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NEW YORKA new report signals that 2013 may be even worse than the record-breaking years of 2011 and 2012 for state legislation that limits access to women’s health care— with a wave of restrictions that will significantly impact millions of women. 

According to the findings of the independent research organization the Guttmacher Institute, in just the first quarter of 2013, nearly half of all reproductive health related bills introduced would ban or severely limit access to abortion, at a time when polling finds that a majority of Americans (70 percent) oppose efforts to overturn Roe v. Wade— marking the highest percentage on this question since 1989.  Other measures pending in legislatures would make it harder for women to get birth control, cut women off from cancer screenings, or prohibit sex education programs that help prevent teen pregnancy.

The findings in this report are, unfortunately, only the beginning.  This week, Ohio politicians are expected to vote on a state budget that could block Ohio women who count on Planned Parenthood from access to the health care provider they trust, but could also block women’s access to lifesaving cancer screenings, birth control, prevention and treatment of STDs, breast health services, Pap tests, and sexual health education from independent women’s health care providers, as well.

Statement from Cecile Richards, President of Planned Parenthood Action Fund:

“What we are seeing is an unprecedented and orchestrated wave of attacks on women’s health at the state level that will have far-reaching and devastating impacts on millions of women’s lives. What is most concerning for Planned Parenthood as a health care provider is that many these bills are passing in states where there’s already very little access to health care for women.  And the threats detailed here are only the beginning.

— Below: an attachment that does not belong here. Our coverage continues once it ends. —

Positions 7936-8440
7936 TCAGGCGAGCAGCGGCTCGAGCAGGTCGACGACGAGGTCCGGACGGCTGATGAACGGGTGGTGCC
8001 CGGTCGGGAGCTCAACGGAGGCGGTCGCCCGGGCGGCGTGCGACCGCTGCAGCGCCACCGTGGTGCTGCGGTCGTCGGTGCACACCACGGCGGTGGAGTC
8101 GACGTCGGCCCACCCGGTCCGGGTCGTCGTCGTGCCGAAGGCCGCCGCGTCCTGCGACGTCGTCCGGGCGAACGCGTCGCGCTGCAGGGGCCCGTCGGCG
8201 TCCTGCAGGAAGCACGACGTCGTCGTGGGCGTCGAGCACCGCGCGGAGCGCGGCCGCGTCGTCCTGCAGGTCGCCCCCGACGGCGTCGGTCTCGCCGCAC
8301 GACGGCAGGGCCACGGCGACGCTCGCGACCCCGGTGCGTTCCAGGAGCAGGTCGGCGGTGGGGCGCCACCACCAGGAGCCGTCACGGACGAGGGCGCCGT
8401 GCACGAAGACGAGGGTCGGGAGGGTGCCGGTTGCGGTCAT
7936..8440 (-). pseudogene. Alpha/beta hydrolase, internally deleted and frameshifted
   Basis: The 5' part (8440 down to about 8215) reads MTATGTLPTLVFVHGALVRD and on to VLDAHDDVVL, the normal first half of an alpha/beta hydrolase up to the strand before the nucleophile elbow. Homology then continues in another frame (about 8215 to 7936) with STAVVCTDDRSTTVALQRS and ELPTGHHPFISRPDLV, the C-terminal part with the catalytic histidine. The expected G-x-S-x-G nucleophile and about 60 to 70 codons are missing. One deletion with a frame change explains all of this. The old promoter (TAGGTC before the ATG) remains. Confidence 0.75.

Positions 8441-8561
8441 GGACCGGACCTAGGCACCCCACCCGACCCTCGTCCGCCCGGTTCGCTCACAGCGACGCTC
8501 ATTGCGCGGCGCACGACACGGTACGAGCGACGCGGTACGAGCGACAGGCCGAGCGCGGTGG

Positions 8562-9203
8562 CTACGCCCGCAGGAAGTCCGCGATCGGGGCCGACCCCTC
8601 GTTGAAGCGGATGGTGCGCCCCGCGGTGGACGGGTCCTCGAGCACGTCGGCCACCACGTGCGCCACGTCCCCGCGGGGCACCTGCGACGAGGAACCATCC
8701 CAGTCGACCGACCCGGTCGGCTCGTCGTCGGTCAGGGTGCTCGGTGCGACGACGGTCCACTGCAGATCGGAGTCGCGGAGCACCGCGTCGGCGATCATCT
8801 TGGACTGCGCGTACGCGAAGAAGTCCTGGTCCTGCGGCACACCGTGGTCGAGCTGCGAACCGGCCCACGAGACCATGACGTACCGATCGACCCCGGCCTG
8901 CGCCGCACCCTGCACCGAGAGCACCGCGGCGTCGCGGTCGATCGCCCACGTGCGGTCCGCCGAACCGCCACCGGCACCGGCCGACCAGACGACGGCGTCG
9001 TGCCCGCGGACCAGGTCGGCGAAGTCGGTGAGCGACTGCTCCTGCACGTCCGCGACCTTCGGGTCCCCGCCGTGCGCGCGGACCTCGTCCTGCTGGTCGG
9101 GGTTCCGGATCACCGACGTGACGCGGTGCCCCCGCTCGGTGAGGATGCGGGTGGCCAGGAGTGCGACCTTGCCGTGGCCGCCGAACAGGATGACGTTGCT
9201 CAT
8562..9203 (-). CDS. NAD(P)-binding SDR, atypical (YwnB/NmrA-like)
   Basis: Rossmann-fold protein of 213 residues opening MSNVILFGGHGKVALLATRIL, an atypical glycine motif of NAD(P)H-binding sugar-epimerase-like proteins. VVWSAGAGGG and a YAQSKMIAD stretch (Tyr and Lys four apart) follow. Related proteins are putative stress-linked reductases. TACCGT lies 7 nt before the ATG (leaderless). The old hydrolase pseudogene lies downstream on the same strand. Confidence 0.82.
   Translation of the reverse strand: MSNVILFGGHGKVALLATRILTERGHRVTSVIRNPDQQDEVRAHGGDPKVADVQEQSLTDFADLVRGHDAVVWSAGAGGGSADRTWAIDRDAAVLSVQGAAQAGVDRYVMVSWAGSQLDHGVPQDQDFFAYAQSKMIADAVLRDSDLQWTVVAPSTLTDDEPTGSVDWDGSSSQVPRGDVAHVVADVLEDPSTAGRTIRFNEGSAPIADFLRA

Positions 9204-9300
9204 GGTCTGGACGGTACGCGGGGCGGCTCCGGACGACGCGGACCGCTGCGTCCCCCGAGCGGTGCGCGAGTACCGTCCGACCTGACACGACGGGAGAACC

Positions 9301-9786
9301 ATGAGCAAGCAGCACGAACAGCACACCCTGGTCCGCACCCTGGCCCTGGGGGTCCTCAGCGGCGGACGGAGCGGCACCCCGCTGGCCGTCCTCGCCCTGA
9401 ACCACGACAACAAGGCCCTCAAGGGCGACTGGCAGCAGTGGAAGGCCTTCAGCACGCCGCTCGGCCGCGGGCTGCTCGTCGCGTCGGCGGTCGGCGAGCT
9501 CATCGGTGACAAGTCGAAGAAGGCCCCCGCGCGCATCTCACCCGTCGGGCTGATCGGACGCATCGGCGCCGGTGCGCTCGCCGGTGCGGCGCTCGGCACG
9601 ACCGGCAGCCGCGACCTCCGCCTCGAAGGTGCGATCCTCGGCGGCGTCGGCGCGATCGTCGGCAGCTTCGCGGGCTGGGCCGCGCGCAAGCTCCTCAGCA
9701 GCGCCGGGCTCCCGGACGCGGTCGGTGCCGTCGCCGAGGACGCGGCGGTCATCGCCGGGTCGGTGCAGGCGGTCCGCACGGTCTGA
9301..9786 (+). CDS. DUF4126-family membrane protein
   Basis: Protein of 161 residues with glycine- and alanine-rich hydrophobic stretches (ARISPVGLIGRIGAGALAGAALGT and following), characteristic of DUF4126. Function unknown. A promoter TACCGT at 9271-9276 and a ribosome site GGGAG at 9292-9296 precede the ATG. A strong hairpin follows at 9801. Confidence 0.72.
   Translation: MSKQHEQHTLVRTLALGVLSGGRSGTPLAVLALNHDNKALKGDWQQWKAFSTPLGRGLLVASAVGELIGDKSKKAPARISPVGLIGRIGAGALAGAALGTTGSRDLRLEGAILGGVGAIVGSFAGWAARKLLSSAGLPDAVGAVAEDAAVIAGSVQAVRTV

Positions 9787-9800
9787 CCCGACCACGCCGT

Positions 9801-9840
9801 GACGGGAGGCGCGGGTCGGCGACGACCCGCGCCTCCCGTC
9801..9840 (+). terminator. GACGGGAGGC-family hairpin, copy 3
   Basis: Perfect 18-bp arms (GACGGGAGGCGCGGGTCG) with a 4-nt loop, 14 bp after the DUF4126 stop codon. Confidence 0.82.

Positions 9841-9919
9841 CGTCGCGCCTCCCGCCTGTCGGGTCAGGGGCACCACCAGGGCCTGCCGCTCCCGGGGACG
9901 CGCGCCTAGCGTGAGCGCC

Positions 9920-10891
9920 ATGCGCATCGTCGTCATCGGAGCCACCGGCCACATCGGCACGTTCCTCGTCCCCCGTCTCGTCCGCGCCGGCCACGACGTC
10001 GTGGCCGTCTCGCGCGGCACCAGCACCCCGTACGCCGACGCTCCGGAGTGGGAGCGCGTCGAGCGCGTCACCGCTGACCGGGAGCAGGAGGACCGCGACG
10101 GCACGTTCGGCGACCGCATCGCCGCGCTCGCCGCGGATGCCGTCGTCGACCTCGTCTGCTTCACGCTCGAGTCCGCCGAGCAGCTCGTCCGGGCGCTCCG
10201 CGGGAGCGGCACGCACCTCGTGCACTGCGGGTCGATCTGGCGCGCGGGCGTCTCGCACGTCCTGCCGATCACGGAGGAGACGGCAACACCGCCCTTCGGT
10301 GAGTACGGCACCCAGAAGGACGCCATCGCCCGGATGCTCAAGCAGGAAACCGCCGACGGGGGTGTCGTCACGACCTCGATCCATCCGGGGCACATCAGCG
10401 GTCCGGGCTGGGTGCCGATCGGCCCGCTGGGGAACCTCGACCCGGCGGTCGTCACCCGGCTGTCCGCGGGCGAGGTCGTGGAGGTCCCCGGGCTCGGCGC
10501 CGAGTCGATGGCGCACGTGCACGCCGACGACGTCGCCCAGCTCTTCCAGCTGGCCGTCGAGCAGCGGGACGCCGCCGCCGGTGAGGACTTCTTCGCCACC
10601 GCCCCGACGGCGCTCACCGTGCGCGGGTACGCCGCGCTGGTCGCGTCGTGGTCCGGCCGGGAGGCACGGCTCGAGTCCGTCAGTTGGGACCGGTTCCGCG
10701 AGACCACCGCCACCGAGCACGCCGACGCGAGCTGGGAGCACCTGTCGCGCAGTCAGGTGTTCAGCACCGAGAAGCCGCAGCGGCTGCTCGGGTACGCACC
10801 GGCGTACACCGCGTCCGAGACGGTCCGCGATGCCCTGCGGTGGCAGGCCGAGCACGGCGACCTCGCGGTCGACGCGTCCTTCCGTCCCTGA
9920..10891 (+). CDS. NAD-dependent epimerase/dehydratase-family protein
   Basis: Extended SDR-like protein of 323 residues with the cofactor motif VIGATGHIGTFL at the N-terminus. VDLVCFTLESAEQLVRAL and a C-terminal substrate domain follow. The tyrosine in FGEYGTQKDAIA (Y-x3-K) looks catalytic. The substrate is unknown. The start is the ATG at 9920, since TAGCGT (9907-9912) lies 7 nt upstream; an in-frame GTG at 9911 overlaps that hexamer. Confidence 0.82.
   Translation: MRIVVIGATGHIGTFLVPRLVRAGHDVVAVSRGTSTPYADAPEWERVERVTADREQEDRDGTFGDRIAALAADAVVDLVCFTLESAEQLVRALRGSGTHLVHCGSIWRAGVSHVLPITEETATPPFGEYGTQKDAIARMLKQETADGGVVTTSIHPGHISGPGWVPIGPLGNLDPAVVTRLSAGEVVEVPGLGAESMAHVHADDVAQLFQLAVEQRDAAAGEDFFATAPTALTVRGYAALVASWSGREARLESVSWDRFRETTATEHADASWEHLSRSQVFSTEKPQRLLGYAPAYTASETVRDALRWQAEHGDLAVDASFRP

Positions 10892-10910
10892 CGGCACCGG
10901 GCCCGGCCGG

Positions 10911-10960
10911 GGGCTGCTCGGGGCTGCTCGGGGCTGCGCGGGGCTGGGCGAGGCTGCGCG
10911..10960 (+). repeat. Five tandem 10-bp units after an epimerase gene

“Arkansas’s unconstitutional abortion ban made national headlines this year, but what didn’t make the news are the one in four Arkansas women of reproductive age who are uninsured.  Sixty percent of Arkansas counties have no OB-GYNs, and the state has the highest cervical cancer mortality rate in the nation.Despite the fact that hundreds of thousands of Arkansas women are already in desperate need of the services Planned Parenthood provides, the legislature is now considering a bill designed to end funding that goes through the state to support Planned Parenthood. 

“We have to ask what the country would be like if states introduced legislation to expand access to health care— instead of pushing through bills to further limit it. Nowhere are these questions more important or more haunting than in the states where the need for health care is greatest, and the efforts to further restrict it are the fiercest.

“Men and women in these states are already standing up to say 'enough is enough.'  We’ve seen rallies in Arkansas, North Dakota, Alabama, and Indiana, and next Wednesday, women across the country will join Planned Parenthood in a National Day of Action to remind these politicians that a woman’s rights shouldn’t depend on her zip code.  

“Every woman, no matter what her zip code is, should have access to affordable, quality health care.”

Planned Parenthood and other groups are holding a national Day of Action on Wednesday, April 17, to stand with women in these states where their basic health care is under attack. In-person events will be held in several states, and women in all 50 states will be able to participate through a variety of online activities.  More information will be available at plannedparenthoodaction.org in the coming days. 


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